Olive Hogg—North East Ancient Egypt Society

ANCIENT GEOGRAPHY: The Discovery of the World in Classical Greece and Rome

By D.W. Roller

IB Tauris (2015) h/b 294pp £62 (ISBN 9781784530761)

If the study of the writers of history is ‘historiography’, this is a ‘geographygraphy’: a study of the ancient writers who invented the discipline. And a very clear and wide-ranging study it is as well, taking the story from Homer to the end of the Roman Empire in the West. By this time, R. shows, Romans were aware, however faintly, of the Azores to the West (and possibly even Río de Janeiro, where Roman amphorae were found but were lost before they could be fully analyzed), Finland and possibly Iceland to the North, China and Java to the East, and the African coast as far south as N. Mozambique.

Only four geographical handbooks survive from antiquity out of a record of about 250 geographers known through quotation or name alone – Strabo (whose work barely survived and was unknown to e.g. Pliny, Plutarch and Ptolemy), Pomponius Mela, Books 2-6 of Pliny’s Natural History (all 1st C AD) and Ptolemy of Alexandria (2nd C AD), whose Geographical Guide located some 8,000 places from the Baltic to central Africa and the Malay peninsula.

But as R. points out, very many writers made useful contributions, e.g. poets such as Pindar, Aeschylus, Virgil and Propertius (whose lovelorn Arethusa consults a map to locate where her soldier is); medical writers interested in health and climate; soldiers like Julius Caesar (Gaul) and Pompey (the near east); and polymaths such as Polybius, best known for his History but who traced Hannibal’s route across the Alps, sailed down the West African coast into the tropics, probably reaching Mt Cameroon, and investigated France, probably as far as the Loire and Nantes. He may have gone in search of the British Isles, in which he shared an interest with Scipio Aemilanus, perhaps having heard of it from Pytheas’ travels in the region (Pytheas first connected tides with the moon). It is one of the few areas of research to which Aristotle did not devote a treatise, though much information is scattered throughout his works, especially his Meteorologica, and he is the first person we know of to use oikoumenê to mean ‘the inhabited world’.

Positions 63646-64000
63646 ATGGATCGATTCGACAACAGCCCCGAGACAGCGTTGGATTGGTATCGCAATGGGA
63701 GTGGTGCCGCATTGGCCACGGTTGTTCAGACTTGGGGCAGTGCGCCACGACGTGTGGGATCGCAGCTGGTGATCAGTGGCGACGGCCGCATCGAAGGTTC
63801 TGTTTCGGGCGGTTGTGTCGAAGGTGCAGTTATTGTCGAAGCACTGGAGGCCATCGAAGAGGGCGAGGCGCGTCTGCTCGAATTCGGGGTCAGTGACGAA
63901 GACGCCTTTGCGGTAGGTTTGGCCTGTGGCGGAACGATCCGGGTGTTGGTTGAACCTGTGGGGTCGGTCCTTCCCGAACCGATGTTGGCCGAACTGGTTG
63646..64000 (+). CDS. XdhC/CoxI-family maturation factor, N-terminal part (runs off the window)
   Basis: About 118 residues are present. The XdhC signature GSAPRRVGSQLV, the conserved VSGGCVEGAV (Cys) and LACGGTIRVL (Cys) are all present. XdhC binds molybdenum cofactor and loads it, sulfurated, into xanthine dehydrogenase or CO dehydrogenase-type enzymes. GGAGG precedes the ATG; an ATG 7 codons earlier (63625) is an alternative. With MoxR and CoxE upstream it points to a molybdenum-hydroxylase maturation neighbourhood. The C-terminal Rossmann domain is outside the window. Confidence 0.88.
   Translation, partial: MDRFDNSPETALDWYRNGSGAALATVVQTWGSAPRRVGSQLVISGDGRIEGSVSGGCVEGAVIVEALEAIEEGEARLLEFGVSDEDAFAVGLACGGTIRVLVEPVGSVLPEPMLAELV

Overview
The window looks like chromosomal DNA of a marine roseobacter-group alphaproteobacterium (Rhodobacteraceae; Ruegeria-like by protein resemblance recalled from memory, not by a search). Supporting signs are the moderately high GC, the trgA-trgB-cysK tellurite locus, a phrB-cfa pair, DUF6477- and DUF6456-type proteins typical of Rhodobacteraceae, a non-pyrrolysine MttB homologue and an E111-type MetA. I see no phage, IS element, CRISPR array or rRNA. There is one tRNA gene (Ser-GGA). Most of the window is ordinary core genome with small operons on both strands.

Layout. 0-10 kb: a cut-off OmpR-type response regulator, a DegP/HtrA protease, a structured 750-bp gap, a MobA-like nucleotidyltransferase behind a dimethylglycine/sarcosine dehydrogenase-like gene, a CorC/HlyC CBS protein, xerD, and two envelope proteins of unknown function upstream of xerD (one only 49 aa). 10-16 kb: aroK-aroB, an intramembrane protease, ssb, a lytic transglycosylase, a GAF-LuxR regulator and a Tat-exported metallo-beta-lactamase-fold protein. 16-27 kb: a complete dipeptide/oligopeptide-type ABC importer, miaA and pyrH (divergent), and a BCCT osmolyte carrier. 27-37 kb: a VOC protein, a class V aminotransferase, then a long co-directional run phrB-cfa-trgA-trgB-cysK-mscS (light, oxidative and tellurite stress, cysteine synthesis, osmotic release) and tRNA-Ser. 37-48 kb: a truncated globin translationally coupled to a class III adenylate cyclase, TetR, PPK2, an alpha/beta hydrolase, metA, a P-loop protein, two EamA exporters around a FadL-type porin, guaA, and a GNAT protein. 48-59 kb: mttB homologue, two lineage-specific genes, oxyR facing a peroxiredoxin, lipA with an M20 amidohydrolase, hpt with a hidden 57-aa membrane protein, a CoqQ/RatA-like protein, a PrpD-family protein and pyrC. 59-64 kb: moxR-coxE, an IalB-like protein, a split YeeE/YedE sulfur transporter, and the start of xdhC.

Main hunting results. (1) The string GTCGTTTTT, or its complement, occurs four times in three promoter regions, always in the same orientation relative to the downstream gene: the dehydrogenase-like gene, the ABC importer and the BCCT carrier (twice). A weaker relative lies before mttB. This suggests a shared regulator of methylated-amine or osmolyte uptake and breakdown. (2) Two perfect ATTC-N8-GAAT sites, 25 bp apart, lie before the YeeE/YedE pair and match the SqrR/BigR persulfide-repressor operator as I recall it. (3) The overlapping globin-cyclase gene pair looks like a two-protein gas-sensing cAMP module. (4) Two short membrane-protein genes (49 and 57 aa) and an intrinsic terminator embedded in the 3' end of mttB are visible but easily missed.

This mapping of the known world followed trade, travel (Hecataeus, Herodotus) and conquest – Greek colonisation, Greek contact with Persians (opening up the East) and Carthaginians (Africa), Alexander the Great (when Greek knowledge of the world expanded in all directions except West), and so on. The idea that the earth was spherical and could be divided into zones (two arctic, two temperate and a ‘burnt’ zone in the middle) developed in the 5th C BC. Ephoros (4th C BC) divided the world into four ethnic groups (Indians, Ethiopians, Celts and Scythians).

But the big player here was Eratosthenes, working in Alexandria, whose 3-book Geography covered a history of the subject, the size and shape of the earth and the topography of the entire oikoumenê. He created the prime north-south meridian and prime east-west parallel, enabling (in theory) relative positions to be accurately located. He can be said to have invented the discipline of geography.

The Romans carried on the good work. Juba II, scholar, explorer and made king of Mauretania (Algeria and Morocco) by the Romans in 25 BC, wrote a Libyca (also discovering the Canary islands) and an Arabia (joining Gaius Caesar’s expedition there), which together linked India to the pillars of Hercules, the so-called ‘southern border’ of the then oikoumenê. Augustus and Tiberius pushed north into Germany. Archelaus, king of Cappadocia, with the same interests as Juba, picked up information from merchants about India, Bactrians and China (the ‘silk people’, Seres). No fewer than 120 ships made the Red Sea/India run in the 20s BC; in 25 BC an Indian embassy visited Augustus in Spain.